Iqra Parveen, studying BSC Mathematics first year, said it is sad the land of Kaifi Azmi is defamed for no reason. “I like how Akhilesh has focused on girl’s education, laptops and development of the state,” said the burkha-clad granddaughter of the famous poet Sagar Azmi. “Azamgarh is a place with rich history. We live in harmony and peace. If the BJP could indulge in less communalization and more governance, it would genuinely bring the country together.”

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UP Election 2017: With caste identities blurring, social media influences are high among first-time voters

This story first appeared on Firstpost on 20 February 2017.

“The social media campaign is voluntarily conducted by our supporters. They are doing it on their own and they would not speak to the media,” said an office bearer of a regional political party. “Please take a look around our social media centre,” said one affiliated with another regional political party. “I will explain how our team works.”

For anyone who is following the high profile, tempestuous Uttar Pradesh elections, it is not difficult to figure out the two political parties in question here.

At the Samajwadi Party office in Lucknow’s Vikramaditya Marg, a section in the vicinity is dedicated to the social media team. Secluded from the bustling main campus of the party office, the social media team operates with their building being a good two minutes by foot. In four rooms on the first floor of the building, more than 50 people spend 18 hours of their day gazing at TVs or computer screens with earphones plugged in.

“The idea is to run a synchronised campaign, to drive home the message to the voters,” said Aashish Yadav, a former BBC employee, who is running the show. He is joined by Manoj Yadav, songwriter of films like Raees, Piku and Azhar, who has penned campaign songs. Gozoop CEO Ahmed Aftab Naqvi is the chief digital strategist and Anshuman Sharma, fellow from Harvard University, is handling research. “We reach around 25-30 lakh people in Uttar Pradesh on a daily basis through WhatsApp, Twitter, YouTube and Facebook. WhatsApp gets most traction. It is the easiest to operate. Twitter is least penetrating.”

There are close to 10 people monitoring the news and social media to keep an eye on the prominent handles. “We counter the critical commentary with facts, depending on the stature of the leader,” said Aashish. “If Modi or Amit Shah say something, we respond. In case of Ravi Shankar Prasad, or say Shahnawaz Hussain, we let it go.”

On the other hand, Mayawati’s OSD Pawan Sagar was unwilling to accept the importance of social media. “Ours is a cadre based party and we believe in direct communication,” he said. “We do not need social media to form the government.”

When BSP workers first ran a seemingly synchronised campaign in November, it attracted a lot of eyeballs. Tweeting party statements, doing Facebook live on the speeches made by party leaders, propping pages on Facebook of the prominent members of the party…it seemed to indicate Mayawati is moving with time.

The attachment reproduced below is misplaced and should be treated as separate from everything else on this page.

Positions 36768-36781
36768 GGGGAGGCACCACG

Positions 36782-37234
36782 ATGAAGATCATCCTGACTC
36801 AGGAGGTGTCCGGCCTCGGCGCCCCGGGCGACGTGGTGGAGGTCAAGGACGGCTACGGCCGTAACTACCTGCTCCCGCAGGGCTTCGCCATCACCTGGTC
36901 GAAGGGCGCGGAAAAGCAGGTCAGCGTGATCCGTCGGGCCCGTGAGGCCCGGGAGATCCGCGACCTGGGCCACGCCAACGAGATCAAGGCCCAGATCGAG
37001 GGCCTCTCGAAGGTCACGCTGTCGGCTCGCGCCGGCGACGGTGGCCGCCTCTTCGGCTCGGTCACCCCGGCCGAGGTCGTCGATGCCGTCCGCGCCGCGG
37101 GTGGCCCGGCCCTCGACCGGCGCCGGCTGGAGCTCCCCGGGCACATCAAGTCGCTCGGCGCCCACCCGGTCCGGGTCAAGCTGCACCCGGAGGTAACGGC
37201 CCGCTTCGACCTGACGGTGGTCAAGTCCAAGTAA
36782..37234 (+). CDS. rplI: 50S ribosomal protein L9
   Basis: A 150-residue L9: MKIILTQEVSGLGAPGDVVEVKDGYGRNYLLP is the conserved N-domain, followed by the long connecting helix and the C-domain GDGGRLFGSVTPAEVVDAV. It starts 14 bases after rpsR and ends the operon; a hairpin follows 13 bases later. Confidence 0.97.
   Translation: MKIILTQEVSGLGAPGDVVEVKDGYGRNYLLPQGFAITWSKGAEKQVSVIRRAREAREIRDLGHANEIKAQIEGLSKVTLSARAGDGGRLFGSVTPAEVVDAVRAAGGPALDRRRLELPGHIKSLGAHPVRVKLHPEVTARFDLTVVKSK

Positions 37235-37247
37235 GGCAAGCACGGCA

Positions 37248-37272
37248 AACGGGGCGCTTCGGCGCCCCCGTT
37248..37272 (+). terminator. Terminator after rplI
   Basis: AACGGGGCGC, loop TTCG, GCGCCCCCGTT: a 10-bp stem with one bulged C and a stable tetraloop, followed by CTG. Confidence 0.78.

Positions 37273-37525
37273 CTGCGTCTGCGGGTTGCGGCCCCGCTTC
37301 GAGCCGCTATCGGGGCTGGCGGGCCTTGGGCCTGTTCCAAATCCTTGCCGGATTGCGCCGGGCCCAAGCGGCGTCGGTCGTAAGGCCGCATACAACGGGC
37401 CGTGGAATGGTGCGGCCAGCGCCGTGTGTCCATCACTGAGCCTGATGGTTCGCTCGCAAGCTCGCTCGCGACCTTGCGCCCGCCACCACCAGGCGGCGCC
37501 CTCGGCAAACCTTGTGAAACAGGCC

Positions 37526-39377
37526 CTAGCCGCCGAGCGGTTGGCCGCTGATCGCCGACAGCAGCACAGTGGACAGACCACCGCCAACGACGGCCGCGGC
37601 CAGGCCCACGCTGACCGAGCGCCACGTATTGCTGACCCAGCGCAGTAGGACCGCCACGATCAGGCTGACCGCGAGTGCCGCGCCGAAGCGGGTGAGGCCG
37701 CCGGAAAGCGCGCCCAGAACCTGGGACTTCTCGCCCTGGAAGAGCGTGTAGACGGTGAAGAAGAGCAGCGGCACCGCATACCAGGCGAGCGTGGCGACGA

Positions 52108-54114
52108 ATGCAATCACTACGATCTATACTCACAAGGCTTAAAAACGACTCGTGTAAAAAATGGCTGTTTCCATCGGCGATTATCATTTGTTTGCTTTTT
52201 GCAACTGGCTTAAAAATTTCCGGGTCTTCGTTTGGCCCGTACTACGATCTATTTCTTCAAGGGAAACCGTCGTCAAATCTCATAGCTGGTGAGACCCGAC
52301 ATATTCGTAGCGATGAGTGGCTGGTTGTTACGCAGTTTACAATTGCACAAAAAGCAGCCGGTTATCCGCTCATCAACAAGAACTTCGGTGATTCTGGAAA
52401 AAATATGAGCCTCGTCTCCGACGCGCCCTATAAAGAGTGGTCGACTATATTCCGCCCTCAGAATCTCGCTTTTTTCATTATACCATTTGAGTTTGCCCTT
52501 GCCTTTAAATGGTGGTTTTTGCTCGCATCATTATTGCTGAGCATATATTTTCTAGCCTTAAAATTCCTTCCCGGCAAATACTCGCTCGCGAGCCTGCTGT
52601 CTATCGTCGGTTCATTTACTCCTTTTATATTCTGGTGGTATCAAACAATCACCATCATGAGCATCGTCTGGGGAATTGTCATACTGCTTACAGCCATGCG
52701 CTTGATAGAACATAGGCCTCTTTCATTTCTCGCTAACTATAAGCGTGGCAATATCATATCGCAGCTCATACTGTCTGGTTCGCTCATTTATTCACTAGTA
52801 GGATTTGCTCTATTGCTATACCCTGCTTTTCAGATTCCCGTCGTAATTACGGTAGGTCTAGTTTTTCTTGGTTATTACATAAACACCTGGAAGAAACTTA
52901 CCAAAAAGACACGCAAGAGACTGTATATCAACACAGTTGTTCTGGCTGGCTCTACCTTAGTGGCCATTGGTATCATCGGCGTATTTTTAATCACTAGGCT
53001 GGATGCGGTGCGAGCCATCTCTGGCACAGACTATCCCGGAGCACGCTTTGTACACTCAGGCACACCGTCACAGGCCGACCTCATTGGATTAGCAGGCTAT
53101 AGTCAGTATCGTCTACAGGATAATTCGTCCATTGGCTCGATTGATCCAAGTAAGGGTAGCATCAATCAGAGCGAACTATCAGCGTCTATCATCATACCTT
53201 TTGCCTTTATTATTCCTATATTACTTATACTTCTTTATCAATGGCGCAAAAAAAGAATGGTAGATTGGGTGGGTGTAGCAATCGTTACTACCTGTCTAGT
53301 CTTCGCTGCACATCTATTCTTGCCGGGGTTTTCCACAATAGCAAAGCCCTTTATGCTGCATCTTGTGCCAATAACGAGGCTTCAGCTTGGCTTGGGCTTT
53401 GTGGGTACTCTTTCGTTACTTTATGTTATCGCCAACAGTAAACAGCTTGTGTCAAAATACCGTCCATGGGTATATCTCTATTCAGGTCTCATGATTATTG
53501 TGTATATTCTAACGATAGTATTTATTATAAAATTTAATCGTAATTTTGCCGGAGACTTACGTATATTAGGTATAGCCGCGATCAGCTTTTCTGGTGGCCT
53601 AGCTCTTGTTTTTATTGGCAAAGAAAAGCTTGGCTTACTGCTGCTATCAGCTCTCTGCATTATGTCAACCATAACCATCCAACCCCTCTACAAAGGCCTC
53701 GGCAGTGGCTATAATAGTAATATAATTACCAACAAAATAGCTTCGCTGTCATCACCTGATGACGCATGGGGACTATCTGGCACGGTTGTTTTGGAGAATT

Behen ji ko aane do,” a slogan was made viral on social media along with Mayawati’s photograph. The slogans highlighted the problems of law and order, education and so on. The party even recorded a campaign song, which Kailash Kher sang. After the first phase of polling on 11 February, the party workers upped their game further. “Chor-chor mausere bhai”, a jibe at the Samajwadi Party-Congress alliance, “phisal gaye to har har gange”, highlighting the BJP’s return to Hindutva, and a few such attractive slogans went viral. Newspaper reports quoted Afzal Siddiqui, son of a senior BSP leader Naseemuddin Siddiqui, as the mind behind the social media campaign. “We realised our mistake and after discussing it with behenji, we turned our focus to it,” he told The Times of India.

However, Sagar said the volunteers are doing their thing without Mayawati’s directives. It is no secret that Mayawati did not believe in social media, and if they are using it now, it suggests she has been forced to move on with times. But acknowledging that would mean conceding an error in judgment, perhaps the reason behind the BSP’s line of narrative.

Rajya Sabha member Ashok Siddharth, for example, reportedly said he does not operate his Facebook page with over 11,000 likes and it could be started and run by party supporters. Aashish Yadav, on the contrary, did not fail to mention that Akhilesh Yadav operates his Twitter and Facebook accounts himself, clearly indicating the difference in approach of the two regional parties towards social media.

There are close to 25 lakh first-time voters in Uttar Pradesh this time. With commentators saying the caste identities among the youth are being gradually blurred with education, the first-time voter could potentially swing the election. “Social media is a very effective tool to tap youngsters,” Aashish said. “We have managed to reach 90 percent of those with access to social media across the state.”

The BJP first used social media extremely effectively in 2014 general elections. It was a catalyst in the young voter gravitating towards Narendra Modi. The Samajwadi Party’s strategy seems to be inspired by the BJP’s success. However, Aashish denied it. “It is true the BJP used it efficiently in 2014,” he said. “But in 2012, Akhilesh Yadav had made “umeed ki cycle” viral on social media. Therefore, BJP could have been inspired by him.”

Then why did their campaign come alive only in late 2016? “When we thought we had done enough work to show for, we decided to go full-fledged. We do not indulge in negativity,” said Aashish, as he showed around their social media centre, or as they call it, war room. The team – most of which, Aashish said, is not charging a rupee including him – hardly looked up or moved their eyes away from the screen as the two of us engaged in a conversation. “Yeh ek tarah ka Yuddh hi hai. Sabki aahuti lag rahi hai yaha,” he said.